Polyethylene is a thermoplastic polymer with high ductility, chemical resistance, and impact strength. An extremely versatile material, polyethylene is available in many formulations and used in a range of applications. It is one of the most widely produced plastics in the world.
Types of medical devices that use polyethylene include:
- Molded parts
- Implanted devices
- All types of medical equipment including containers, tubing, instrumentation, and more
Engineers select polyethylenes for their low cost and versatile characteristics. Common types include:
Polyethylene (PE) with subgroups.
- HDPE (High Density Polyethylene) Density: >0.941 g/cm3
- MDPE (Medium Density Polyethylene) Density: 0.926 – 0.94 g/cm3
- LDPE (Low Density Polyethylene) Density: 0.919 – 0.925 g/cm3
- LLDPE (Linear Low Density Polyethylene) Density: 0.919 – 0.925 g/cm3
- VLDPE (Very Low Density Polyethylene) Density: 0.890 – 0.914 g/cm3
Why is it challenging to print on polyethylene substrates?
- Marking/labeling is required – yet due to the surface tension, the medical grade inks do not inherently adhere.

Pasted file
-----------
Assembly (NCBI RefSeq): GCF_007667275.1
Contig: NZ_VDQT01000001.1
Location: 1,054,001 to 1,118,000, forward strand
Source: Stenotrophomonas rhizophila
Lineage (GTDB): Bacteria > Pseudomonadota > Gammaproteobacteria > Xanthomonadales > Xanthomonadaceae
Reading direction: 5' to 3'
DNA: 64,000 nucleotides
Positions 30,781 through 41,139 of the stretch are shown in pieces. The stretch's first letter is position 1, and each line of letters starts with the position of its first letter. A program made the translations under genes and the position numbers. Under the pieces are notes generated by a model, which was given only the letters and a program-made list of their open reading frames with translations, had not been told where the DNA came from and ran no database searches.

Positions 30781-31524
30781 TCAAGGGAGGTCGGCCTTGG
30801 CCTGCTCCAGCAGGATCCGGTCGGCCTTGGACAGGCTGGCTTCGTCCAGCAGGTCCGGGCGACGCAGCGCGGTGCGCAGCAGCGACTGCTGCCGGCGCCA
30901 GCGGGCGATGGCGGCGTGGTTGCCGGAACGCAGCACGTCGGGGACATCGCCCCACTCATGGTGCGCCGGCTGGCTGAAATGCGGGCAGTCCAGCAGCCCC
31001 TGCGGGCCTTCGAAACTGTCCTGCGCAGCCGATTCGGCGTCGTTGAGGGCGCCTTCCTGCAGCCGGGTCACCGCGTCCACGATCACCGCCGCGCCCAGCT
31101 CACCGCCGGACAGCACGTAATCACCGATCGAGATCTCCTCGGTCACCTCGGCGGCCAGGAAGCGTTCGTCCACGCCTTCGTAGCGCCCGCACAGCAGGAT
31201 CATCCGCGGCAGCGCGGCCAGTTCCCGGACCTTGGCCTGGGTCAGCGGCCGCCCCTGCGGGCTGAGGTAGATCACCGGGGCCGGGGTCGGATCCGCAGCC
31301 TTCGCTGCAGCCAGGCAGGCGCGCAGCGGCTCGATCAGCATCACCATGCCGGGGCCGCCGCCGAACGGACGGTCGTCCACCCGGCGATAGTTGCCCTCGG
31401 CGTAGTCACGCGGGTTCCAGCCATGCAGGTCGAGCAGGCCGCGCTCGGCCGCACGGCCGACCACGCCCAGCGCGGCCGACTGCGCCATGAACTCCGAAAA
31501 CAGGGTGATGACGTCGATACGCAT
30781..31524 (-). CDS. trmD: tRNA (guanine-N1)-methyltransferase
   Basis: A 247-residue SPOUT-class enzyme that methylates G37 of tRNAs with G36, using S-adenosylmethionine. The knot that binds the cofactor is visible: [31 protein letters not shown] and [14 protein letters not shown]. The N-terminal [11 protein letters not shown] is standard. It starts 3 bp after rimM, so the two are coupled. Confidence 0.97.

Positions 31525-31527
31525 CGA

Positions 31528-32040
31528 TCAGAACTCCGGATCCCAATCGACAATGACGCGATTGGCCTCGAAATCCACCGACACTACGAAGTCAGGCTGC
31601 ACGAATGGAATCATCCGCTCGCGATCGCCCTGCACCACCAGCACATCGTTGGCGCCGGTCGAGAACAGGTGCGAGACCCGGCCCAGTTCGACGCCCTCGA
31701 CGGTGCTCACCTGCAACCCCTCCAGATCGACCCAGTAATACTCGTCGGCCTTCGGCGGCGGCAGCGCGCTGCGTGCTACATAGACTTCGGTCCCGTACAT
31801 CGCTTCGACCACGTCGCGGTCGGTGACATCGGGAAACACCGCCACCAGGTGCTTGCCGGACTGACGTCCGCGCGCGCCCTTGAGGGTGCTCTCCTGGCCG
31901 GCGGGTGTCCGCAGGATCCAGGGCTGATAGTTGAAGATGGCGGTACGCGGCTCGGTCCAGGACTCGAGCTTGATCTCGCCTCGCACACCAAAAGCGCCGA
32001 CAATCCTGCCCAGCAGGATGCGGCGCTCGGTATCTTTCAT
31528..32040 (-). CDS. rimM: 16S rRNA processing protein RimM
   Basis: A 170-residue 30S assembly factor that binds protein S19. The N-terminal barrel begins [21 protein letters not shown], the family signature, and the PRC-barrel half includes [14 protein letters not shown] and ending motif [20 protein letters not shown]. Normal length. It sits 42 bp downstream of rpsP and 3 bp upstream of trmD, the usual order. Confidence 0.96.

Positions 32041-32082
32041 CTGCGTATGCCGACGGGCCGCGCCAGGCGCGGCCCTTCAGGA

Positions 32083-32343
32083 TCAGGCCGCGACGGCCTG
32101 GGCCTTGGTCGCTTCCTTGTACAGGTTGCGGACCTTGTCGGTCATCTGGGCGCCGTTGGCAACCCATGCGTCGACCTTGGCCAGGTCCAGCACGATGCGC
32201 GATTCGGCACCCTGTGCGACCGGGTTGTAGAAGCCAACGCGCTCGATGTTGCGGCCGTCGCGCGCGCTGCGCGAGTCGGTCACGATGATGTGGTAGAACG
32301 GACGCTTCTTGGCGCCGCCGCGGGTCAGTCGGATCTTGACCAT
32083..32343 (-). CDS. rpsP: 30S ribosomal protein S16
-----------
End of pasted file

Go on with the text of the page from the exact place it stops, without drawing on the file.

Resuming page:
- The base characteristics of the substrate must not be permanently altered, so marking techniques like adhesive labels and solvent or laser etching can’t be used.
- The inks must be medical grade USP Class VI certified.
- Marking/printing/labeling must be clearly legible, dimensionally accurate, and wear resistant.
How does CI Medical overcome the challenges of printing on polyethylene surfaces?
Polyethylene cannot be printed without first pretreating the surface. CI Medical’s proprietary on-site plasma pretreatment modifies the surface tension of polyethylene to create the strongest possible bond of ink-to-substrate. Benefits include:
- No lasting changes to the substrate. After pretreatment, the polyethylene substrate it reverts to its original characteristics once the ink has cured.
- Permanent ink adhesion is achieved.
- Precise, high-quality printing is attained.